Growing up, one of the challenges I faced in my education was staying engaged in my classes. I have always enjoyed learning and I wanted to learn, but I was stuck with teachers that did the minimum amount possible. This made it really challenging for me to stay focused in class and left me without the ability to care.
If we want our students to truly learn, how can we keep them engaged? Engagement is such a muddy term that can mean a lot of things, but ultimately engagement means that our students care about their learning and participate the best they can.
How can we keep our students engaged? How can we get our students to care about their learning? My answer is informal learning.
My earliest experiences learning about science came from the science and natural history museums my mom took me to as a child. My mom was heavily invested in my education and did what she could to boost my learning. There were two museums in particular we visited all the time. One was a natural history museum filled with fossils, which was always entertaining. The one I loved the most, of course, was the science museum.
The most fun I had learning about science was at the science museum in my hometown. I truly believe I learned more in those museums than what I learned in most of my classroom experiences. What was it about the science museum that helped me learn more than my classrooms? Well… I cared about the museum. It was a place that made me happy, and it was a place that brought me a lot of joy. I can’t say the same about school. School was an unhappy place where the girls bullied me and I felt alone.
Here is what I propose: incorporating these kinds of informal learning experiences with your classes could bring your students the kind of happy memories I had learning outside of school. There are many ways you can incorporate informal learning in your classroom, and here I’ll provide you with some ways you can do that.
My fondest memories learning science at school were from field trips. My most memorable experience was visiting the aquarium in my 7th grade biology class. What holds a lot of schools back from taking a lot of field trips is the cost. Museums and zoos aren’t free, and budgets are tighter than ever. But there are plenty of ways you can get your class outside in a way that can be budget-friendly. Many educational institutions like zoos and museums offer discounts for school groups that reserve in advance. The museum near my hometown has a “fossil fund” that allows schools to make trips at a much cheaper cost.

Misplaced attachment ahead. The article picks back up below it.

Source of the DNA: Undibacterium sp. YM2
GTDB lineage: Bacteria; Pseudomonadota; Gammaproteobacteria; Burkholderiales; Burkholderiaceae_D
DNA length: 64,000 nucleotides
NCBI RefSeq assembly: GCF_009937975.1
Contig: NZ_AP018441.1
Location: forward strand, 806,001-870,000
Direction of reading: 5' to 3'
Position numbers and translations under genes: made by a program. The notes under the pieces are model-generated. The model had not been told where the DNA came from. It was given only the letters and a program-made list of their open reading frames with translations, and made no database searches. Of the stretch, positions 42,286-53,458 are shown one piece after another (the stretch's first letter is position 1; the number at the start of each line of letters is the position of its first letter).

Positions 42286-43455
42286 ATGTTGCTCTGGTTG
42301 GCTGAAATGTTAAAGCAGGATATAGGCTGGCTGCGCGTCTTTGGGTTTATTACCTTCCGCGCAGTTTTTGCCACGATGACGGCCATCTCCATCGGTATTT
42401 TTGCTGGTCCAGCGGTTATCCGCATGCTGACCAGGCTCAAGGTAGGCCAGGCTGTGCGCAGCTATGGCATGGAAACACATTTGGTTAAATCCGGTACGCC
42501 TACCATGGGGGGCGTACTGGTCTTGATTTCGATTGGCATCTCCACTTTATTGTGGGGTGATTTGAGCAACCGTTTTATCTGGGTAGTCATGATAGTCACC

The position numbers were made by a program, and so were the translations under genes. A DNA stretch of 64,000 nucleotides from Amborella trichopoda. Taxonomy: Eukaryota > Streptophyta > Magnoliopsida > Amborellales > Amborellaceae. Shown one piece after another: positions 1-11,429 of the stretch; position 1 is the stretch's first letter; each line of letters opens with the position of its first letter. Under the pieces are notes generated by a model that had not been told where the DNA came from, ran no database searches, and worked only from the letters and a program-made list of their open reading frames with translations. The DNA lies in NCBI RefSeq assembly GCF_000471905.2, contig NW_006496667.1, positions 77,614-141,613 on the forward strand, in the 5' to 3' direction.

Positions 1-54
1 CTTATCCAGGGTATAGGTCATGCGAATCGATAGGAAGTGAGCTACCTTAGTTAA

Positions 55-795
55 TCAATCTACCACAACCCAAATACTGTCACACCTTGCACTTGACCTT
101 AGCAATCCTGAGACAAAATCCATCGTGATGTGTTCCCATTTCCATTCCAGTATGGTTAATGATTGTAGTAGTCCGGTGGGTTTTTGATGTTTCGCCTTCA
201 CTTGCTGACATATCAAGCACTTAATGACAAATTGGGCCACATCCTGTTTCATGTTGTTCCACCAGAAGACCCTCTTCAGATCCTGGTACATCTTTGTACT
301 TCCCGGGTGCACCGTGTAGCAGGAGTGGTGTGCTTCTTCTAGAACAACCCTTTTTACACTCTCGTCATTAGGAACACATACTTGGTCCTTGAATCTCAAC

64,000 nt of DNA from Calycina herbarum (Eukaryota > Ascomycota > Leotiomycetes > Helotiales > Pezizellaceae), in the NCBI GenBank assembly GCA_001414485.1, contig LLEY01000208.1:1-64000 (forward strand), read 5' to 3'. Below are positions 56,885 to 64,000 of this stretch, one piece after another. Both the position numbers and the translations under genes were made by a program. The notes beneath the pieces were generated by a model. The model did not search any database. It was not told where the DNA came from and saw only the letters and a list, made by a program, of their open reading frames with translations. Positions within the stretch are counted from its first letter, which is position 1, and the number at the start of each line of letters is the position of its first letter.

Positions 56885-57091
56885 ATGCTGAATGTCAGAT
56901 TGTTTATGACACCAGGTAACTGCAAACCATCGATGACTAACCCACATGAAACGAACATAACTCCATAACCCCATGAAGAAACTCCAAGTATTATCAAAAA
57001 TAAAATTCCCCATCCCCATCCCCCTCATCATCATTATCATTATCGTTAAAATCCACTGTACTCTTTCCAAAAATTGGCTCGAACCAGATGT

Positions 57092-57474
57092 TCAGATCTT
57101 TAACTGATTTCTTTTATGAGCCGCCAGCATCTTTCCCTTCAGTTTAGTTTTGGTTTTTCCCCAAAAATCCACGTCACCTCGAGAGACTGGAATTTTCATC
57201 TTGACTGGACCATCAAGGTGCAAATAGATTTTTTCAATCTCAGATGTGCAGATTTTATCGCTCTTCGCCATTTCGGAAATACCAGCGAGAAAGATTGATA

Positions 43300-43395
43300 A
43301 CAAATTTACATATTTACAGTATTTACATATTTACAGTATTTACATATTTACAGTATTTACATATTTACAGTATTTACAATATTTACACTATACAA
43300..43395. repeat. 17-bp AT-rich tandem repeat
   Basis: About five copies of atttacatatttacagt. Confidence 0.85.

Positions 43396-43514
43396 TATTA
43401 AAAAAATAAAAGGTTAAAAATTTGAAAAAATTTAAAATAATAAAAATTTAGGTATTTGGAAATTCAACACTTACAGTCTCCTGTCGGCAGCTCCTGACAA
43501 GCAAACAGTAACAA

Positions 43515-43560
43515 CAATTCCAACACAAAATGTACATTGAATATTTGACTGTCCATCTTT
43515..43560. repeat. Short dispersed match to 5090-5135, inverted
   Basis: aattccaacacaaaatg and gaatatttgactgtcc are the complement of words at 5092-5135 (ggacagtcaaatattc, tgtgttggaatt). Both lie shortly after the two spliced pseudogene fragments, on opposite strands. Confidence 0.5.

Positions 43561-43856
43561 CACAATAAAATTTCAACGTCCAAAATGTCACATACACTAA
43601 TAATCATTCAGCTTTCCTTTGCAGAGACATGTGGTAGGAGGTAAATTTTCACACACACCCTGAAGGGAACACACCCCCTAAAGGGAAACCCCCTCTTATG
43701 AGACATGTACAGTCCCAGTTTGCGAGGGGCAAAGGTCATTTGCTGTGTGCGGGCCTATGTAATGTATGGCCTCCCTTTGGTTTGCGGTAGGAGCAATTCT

But field trips don’t have to take place in a museum or at a zoo. Explore the neighborhood or even study local environments like streams or ponds to learn more about ecosystems. One year, at a summer STEM camp in rural Oklahoma, we took a group of students to a creek not even a mile away from their town. They had never explored this creek before, but they were able to explore local ecosystems within their own backyard. These kinds of experiences give students positive impressions of science and demonstrate the kinds of practices that real scientists use.
Some science and natural history institutions offer “discovery kits” that are loaned out to schools. These kits allow your students to handle real artifacts and engage in scientific practices. In the example pictured here, students can handle real rock and mineral samples and learn how to identify them using their characteristics. These kits give your students an opportunity to think and behave like a real scientist and have a memorable experience while they learn.
Check out the websites of state museums and other educational institutions to see if they offer discover kits like these. The cost will vary from museum to museum. The discovery kits for my home state museum are offered free of charge to schools in the state thanks to a grant. It’s a great way to bring your students a museum experience without leaving the classroom.
Don’t shy away from technology in your classroom–embrace it! There are so many ways you can incorporate technology in science lessons. PHET offers interactive computer simulations you can use to demonstrate scientific processes and concepts. Pocket Lab offers data collection tools and accompanying apps that you can incorporate as a part of data-gathering experiments. There are even ways you can get students to use their own phones and tablets in class. There are hundreds of free and paid apps that you can incorporate into your lessons. Here’s a list of ten science apps you can use in your own classroom.
It is important that we incorporate 21st century technology in a 21st century classroom. As we become more and more dependent upon technology in the modern world, it is important that we provide students with opportunities to utilize technology in the classroom. It gives students the opportunity to apply what they have learned and experience what it is like to gather and analyze data in an efficient way.
One of the best ways to engage your students is to provide them with hands-on learning experiences. When reflecting on what they have learned throughout the year, your students aren’t going to talk about the lectures or worksheets they had to fill out. Their most memorable experiences are going to be the fun they had during an experiment or activity you provided for them.
Hands-on learning doesn’t have to be expensive, and doing hands-on science on a budget is very doable. There are thousands of cheap and easy-to-do experiments and activities that you can share with your class. And of course, you can bookmark our site here for these types of activities. These kinds of experiences are going to leave a lasting impact on your students’ learning.
These are just some of the ways you can spice up your classes and provide your students with meaningful experiences.
What do you like to do in your science classroom? Leave a comment and share with other teachers!